Five years ago today, the U.S. Supreme Court upheld the legality of collecting DNA from those who are arrested for committing serious crimes. In Maryland v. King, the Supreme Court issued one of the most consequential rulings in its history, allowing law enforcement to use a critically important tool that saves lives, prevents crimes and brings criminals – such as rapists and murderers – to justice.
Likened by the Supreme Court to a modern-day fingerprint, DNA collected from an arrestee is able to be compared against DNA taken from crime scenes across America. In New Mexico alone, felony arrestee DNA has been matched to more than 1,500 cold cases since 2007. And in Maryland v. King, Alonzo King’s DNA from an arrest in 2009 linked him to a rape from six years earlier, and his conviction for that rape was upheld.
New Mexico has been a leader in the national movement to expand the collection of DNA from arrestees. Katie’s Law, as our statute is known, was named in honor of Katie Sepich and was enacted in 2006. Katie was a New Mexico State University student who was raped, kidnapped, strangled to death, set on fire and abandoned in August of 2003. Skin and blood under her fingernails yielded DNA that was eventually linked to her murderer, whom I prosecuted as a district attorney in 2006. Katie’s killer had been arrested for a felony crime just two months after her death, but because New Mexico did not have a law allowing for DNA to be collected upon arrest, Katie’s murder went unsolved for nearly three years.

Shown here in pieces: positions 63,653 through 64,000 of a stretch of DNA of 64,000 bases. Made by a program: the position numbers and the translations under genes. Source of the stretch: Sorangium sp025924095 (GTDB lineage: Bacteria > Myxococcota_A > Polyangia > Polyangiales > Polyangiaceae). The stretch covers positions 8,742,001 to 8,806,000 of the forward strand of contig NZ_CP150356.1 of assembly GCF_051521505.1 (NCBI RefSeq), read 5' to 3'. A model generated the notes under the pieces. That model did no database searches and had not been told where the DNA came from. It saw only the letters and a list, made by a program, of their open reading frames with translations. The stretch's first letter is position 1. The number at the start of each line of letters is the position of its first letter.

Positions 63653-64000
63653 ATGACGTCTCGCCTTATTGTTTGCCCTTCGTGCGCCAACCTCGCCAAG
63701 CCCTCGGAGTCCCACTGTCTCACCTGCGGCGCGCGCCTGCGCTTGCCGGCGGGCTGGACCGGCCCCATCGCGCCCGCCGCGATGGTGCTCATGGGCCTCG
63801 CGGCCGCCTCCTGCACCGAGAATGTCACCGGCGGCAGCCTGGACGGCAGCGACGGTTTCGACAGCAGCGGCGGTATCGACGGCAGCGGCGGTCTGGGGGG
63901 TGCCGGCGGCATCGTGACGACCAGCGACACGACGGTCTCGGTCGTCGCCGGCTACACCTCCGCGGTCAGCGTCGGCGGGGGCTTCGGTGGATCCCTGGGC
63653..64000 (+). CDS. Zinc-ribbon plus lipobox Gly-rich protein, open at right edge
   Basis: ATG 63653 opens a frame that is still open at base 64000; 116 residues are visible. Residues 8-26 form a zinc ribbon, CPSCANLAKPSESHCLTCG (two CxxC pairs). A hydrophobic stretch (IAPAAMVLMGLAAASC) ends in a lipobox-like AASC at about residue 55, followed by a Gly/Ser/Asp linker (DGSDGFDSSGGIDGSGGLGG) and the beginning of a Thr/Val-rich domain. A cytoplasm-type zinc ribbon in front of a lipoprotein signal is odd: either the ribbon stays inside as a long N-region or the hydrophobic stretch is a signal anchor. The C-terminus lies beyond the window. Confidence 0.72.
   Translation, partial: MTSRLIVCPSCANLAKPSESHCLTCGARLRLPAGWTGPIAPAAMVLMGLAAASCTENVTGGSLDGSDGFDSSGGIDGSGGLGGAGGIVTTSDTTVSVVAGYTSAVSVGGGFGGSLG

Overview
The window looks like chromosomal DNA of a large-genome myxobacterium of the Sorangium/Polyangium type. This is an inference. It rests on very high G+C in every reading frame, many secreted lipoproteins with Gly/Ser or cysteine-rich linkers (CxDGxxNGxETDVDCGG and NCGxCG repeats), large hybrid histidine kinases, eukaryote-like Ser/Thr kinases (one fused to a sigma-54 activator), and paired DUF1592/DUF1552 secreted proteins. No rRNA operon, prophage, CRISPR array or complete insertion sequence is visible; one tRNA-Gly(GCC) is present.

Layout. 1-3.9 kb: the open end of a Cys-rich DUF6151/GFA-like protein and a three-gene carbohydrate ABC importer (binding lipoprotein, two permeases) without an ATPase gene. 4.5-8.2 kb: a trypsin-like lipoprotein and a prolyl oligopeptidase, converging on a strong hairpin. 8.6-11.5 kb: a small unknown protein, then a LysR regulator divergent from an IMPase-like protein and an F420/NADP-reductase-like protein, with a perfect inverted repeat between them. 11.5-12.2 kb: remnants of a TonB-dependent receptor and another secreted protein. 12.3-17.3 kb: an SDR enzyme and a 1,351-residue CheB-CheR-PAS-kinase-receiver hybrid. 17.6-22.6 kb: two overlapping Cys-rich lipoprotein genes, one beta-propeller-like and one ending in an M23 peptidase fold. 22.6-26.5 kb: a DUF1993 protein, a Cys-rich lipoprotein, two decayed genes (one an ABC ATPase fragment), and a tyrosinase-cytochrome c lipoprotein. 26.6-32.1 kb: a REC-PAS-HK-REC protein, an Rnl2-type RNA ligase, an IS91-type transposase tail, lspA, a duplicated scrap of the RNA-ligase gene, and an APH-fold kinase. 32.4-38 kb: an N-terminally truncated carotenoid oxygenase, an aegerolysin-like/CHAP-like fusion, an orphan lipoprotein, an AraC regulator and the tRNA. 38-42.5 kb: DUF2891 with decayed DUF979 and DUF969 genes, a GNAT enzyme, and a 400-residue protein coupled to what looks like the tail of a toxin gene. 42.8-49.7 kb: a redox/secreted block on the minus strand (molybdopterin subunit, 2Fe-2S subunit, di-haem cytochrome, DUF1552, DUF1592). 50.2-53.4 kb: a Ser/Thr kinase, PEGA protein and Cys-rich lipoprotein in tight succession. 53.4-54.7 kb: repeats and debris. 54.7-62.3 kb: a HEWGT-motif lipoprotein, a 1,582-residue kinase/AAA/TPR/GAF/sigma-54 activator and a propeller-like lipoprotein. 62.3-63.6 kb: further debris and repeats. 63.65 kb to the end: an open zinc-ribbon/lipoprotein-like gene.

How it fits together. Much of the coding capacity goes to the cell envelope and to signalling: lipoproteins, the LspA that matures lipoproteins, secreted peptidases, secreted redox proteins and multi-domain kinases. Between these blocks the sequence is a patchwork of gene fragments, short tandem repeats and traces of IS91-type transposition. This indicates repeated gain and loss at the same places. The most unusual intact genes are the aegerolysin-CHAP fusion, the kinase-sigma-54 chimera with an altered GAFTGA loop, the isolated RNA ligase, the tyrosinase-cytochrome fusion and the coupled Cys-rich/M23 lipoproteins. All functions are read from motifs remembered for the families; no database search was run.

In 2011, shortly after I became governor, New Mexico enacted an expansion of Katie’s Law that requires all felony arrestees to have their DNA collected – not just those who had been convicted of violent felonies. As a result, the expansion of Katie’s Law has led to an increase of approximately 93 percent in the number of DNA matches to past criminal cases. In 21 instances, DNA taken from a felony arrestee – for expanded crime categories like auto theft, burglary and drug trafficking – was matched to an earlier unsolved homicide case. And 78 DNA samples from arrestees in expanded crime categories were matched to unsolved rapes and other sexual assault cases.
Katie’s parents, Dave and Jayann Sepich, have traveled all over the country advocating for DNA collection laws, and due in part to their work, more than 31 states now have a statute similar to New Mexico’s Katie’s Law on the books.
Success stories abound.
In Colorado, a successful real estate broker named William Costello was arrested for assault and his DNA matched to the rape of three teen-aged girls – one of whom was only 13 years old.
In California, a man was arrested for domestic violence, and his DNA matched to the 2004 murder case of a woman named Juanita Johnson.
And, in Florida, 26 years after the murder of her 11-year-old daughter, Jan Cornell’s prayers were answered when Joseph Zieler was arrested for felony aggravated battery and his DNA identified him as her daughter’s killer.
DNA collection has helped find and convict horrific criminals who, in the absence of these laws, would have been allowed to victimize countless others. At the same time, DNA collection has also helped exonerate the wrongly convicted.
Katie’s Law is working and Katie’s legacy lives on in the lives saved, suffering avoided, tragedies prevented and justice done. Her parents deserve our deepest gratitude for their 12-year-and-counting commitment to the expansion of DNA collection nationwide – often in the face of inexplicable resistance and even contempt in state capitals across America.
The Supreme Court’s ruling five years ago validated their heroic efforts, honored the memory of Katie and countless other crime victims, and sanctioned the use of important technology to keep our communities safe and ensure that justice is properly served.